The character Patrick Braden writes the bulk of Breakfast on Pluto. Because of this, the story is mostly told from Patrick's first-person point of view. However, numerous chapters in the book deal with third person short stories, which are also written by Patrick. Because this is a book within a book, Patrick can manipulate the story at any time, switching between points of view and shifting between the present and the future. This creates a muddled narrative, which was probably McCabe's intention, because his main character is such a muddled individual. Everything in this story is subjective and from Patrick's perspective.
Patrick is not the most honest individual and therefore, his narrative is not necessarily believable. The reader is often confused by Patrick's true intentions in writing this story, as it often seems like he is lashing out at others. This also creates a sort of dramatic irony, in that the reader is able to see things that Patrick is incapable or unwilling to see. Patrick sees the world the way he wishes it to be, the reader can observe Patrick's world from an outsider's standpoint, which is most likely more realistic than Patrick's. McCabe, the author, removes himself completely from this story and the reader may believe by that Patrick Braden actually did write this story.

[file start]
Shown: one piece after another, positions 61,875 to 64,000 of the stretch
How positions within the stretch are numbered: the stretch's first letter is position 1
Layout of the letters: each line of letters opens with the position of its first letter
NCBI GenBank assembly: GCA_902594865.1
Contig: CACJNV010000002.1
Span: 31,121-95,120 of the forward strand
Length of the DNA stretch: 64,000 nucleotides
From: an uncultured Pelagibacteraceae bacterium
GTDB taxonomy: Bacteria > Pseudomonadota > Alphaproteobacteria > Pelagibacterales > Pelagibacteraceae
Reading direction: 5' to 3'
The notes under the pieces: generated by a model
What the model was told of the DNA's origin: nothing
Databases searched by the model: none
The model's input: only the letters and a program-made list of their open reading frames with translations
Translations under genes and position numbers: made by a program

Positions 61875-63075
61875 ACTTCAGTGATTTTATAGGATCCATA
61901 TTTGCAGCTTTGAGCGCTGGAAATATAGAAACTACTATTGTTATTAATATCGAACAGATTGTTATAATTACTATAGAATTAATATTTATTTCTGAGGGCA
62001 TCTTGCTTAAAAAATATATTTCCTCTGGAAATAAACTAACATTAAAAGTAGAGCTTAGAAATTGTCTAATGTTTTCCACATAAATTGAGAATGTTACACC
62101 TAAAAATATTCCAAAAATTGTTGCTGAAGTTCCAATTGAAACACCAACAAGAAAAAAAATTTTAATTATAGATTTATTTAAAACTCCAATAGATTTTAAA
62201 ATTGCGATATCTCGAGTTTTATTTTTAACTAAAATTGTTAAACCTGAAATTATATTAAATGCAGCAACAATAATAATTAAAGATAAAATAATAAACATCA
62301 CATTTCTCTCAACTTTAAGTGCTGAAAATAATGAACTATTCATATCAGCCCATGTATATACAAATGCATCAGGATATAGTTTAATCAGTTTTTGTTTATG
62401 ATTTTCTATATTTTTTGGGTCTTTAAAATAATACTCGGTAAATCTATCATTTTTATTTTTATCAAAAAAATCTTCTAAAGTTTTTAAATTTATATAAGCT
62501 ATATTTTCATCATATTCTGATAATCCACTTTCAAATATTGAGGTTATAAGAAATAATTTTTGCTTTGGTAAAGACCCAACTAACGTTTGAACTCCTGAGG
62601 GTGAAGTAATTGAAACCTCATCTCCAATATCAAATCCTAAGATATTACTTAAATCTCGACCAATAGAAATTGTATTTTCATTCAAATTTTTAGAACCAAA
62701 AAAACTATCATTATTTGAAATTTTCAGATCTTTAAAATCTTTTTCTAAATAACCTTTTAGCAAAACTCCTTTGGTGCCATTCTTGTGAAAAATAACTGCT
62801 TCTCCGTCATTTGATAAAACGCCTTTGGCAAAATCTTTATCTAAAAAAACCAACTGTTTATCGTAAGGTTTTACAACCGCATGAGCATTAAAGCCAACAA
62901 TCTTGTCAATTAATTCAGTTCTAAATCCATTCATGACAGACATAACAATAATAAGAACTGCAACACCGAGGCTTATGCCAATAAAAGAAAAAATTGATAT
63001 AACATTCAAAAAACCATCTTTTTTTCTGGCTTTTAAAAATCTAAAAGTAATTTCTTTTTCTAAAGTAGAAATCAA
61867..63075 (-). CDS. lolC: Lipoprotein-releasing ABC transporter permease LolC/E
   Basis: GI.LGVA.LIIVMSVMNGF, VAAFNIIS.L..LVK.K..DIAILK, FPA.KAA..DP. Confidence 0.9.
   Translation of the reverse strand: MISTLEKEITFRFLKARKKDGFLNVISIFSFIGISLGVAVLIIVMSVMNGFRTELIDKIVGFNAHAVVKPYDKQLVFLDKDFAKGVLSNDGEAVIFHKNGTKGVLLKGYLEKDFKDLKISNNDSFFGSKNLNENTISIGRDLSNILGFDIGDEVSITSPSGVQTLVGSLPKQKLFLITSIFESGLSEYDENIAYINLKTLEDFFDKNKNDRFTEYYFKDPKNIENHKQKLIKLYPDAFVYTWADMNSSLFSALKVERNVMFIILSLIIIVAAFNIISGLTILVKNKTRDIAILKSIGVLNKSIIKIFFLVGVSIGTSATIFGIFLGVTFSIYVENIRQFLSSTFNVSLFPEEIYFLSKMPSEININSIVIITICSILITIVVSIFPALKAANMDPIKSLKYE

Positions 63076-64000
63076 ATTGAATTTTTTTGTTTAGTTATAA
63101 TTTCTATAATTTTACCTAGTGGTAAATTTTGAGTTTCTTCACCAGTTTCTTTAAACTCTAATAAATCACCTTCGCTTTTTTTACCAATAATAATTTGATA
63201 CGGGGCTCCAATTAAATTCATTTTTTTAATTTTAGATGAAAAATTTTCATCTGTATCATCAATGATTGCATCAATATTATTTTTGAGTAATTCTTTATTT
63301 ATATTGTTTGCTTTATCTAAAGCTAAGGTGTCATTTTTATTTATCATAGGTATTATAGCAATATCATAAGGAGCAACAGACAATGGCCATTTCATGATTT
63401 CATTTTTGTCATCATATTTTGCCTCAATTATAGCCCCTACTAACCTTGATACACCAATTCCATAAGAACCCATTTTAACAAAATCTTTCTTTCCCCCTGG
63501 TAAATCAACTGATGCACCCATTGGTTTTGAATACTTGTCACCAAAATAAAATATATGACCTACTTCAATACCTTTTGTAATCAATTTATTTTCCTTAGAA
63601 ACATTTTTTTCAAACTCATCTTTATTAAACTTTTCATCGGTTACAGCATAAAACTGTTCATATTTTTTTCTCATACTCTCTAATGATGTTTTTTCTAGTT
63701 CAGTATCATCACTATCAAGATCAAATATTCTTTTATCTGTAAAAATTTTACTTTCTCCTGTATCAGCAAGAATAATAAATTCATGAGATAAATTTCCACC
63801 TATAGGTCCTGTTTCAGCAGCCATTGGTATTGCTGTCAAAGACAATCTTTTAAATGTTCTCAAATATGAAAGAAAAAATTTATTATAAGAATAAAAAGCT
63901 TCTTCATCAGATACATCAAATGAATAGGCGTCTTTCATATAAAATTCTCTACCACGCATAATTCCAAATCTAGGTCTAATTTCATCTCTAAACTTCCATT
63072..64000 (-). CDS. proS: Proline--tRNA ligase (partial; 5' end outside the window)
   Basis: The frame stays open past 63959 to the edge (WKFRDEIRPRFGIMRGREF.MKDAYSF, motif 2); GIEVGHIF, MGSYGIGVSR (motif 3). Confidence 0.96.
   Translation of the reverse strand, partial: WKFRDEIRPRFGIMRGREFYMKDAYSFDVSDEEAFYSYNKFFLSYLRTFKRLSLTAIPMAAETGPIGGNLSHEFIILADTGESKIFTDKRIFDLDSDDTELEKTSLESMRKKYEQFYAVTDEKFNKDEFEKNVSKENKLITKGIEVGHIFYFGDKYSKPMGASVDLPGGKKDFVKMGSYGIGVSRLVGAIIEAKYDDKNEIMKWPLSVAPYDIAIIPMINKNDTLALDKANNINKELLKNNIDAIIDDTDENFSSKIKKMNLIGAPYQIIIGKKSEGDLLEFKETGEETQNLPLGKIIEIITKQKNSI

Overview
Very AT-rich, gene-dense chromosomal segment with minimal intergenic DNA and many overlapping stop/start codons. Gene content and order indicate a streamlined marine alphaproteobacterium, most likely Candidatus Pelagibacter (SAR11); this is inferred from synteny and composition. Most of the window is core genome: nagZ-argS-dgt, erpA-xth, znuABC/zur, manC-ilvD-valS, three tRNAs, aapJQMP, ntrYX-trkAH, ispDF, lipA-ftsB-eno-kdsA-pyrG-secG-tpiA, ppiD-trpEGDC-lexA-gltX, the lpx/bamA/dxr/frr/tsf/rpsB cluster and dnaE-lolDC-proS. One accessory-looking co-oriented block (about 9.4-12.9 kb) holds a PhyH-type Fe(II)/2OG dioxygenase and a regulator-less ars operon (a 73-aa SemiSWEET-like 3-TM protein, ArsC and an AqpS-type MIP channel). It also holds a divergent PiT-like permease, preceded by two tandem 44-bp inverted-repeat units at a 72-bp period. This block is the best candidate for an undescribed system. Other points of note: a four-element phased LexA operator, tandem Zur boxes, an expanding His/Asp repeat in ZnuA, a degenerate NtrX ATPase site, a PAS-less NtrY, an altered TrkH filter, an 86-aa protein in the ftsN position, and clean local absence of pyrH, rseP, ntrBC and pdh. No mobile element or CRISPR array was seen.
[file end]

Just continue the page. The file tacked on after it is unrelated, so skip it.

Breakfast on Pluto, BookRags